Has anyone here opened up their Eichler kitchen? I love our Eichler, love the open, flexible floor plan and feel claustrophobic in my closed off kitchen. I'm in the very early stages of thinking about opening up the kitchen to make more of a great room, with kitchen/living room all open with views into the back. It seems like it would look and feel better, be more practical too.
I'd be interested in hearing about how others approached this and would love to see any pictures. Also, if you have opened up your kitchen, would love to hear if you like the finished "floorplan" with everything opened up. I always wanted big open spaces so I can't exactly think of any downsides at this point.
Hi- I thought of this but decided against it. I wanted it mainly so we could enjoy the backyard view from the dining room. In the end, I couldn't give up the storage space that I would have lost (not having a bank of upper kitchen cabinets).
The way we have it now (the original floor plan) allows us to have two "separate" rooms even though the wall doesn't go to the ceiling. If adults are having a dinner in the dining room, another group (in this case kids) can be in the separate living room. It's a bit more private even though the sound is not entirely isolated. If you do open up the two rooms, you need to think about sound transmission. If you have hard floors, the sound can really travel.
There is a middle ground where you can possibly have openings in the wall like small windows that give a peak at the next room. It's a bit hard to describe but if you look at Sarah Susanka's book "The not so big house", there are several examples of this.
tziehm, it all depends on the floor plan. Last year our next door neighbor, who has a 1959 non-atrium plan, removed the partial height wall between the living room and the kitchen, moved the kitchen 15 ft. to against the rear garage wall, and created one continuous room from the garage back: kitchen, dining, living. I think it improves the house, and the traffic flow, immensely.
I just completed a remodel which included moving my kitchen so that it is between the dining and living rooms, and opens directly out to the rear patio. See http://totheweb.com/eichler/2006_remodel/new_floor_plan.html
You'd probably get more specific advice/experience if you were able to identify your current floorplan. I've seen some homes where the wall has been removed, shortened, or punched through that might work. But without a sense of your current layout it's hard to provide advice.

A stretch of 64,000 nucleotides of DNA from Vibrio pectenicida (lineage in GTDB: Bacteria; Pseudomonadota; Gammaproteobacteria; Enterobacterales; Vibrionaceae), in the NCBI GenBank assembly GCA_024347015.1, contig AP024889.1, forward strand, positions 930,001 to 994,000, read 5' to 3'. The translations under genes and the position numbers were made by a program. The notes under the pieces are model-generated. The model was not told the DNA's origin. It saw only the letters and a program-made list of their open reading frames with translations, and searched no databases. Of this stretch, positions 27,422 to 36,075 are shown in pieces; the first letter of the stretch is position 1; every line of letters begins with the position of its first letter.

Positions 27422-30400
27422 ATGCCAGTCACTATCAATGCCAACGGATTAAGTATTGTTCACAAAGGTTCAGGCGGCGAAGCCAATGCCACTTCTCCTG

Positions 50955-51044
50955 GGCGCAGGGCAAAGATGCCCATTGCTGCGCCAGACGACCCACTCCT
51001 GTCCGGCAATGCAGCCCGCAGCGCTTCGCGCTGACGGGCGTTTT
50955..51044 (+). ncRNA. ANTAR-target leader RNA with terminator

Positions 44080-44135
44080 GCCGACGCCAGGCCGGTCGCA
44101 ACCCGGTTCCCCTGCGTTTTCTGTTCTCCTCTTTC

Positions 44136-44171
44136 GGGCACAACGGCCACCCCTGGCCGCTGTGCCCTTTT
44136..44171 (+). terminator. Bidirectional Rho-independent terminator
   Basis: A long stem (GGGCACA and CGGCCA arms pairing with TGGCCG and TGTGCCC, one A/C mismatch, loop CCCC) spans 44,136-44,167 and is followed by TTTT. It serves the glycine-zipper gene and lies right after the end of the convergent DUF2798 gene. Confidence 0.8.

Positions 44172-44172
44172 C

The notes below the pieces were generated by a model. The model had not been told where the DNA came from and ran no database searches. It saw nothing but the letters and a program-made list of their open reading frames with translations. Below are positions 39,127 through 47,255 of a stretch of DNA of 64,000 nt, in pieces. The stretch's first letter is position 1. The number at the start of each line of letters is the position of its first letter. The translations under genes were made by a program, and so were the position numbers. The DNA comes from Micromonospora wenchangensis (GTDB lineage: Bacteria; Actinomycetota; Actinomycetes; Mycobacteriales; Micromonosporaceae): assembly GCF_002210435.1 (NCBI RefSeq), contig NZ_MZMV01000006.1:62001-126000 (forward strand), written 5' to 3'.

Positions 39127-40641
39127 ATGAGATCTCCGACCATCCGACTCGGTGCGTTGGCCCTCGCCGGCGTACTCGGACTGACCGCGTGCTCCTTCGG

You say that you can't see any downside--I think Lynn's post indicates my feeling as well. Sometimes you don't want areas (of mess/distraction) in full view.
I saw a picture of one home that "opened" their floor plan, merging the kitchen, diningroom, and multipurpose room (kids room). My only thought was "they mustn't realize how messy this all looks". When you looked closely , it was really only the kids' area that was messy but because it was "open", it affected one's impression of the whole area.
On the other hand, I've seen (and done) more modified versions of "opening up"--such as punch through, lower to counter height, or remove the overhead "flying coffin" whcih preserved some visual separation (disarray) but still improved the conversation and sense of flow.
Let us know what you're dealing with in the way of floorplan and I'm sure many will pipe up with their own *relevant* experience.
I don't know the name of our floor plan. Is there a place they are listed where I could look it up? We do not have an atrium.
Did that eight years ago (in a cathedral ceiling Greenmeadow Eichler in Palo Alto) and replaced all lost storage (and more) with drawers in a central island, as well as two full height pantries.
We still love the result -- we had thought and planned for several years before doing it.
For pictures (or a tour), respond to firstname.lastname@example.org.
If you have the upper "flying coffin" cabinets, try replacing the masonite doors with glass or plastic. This will let light through and make the space feel more open.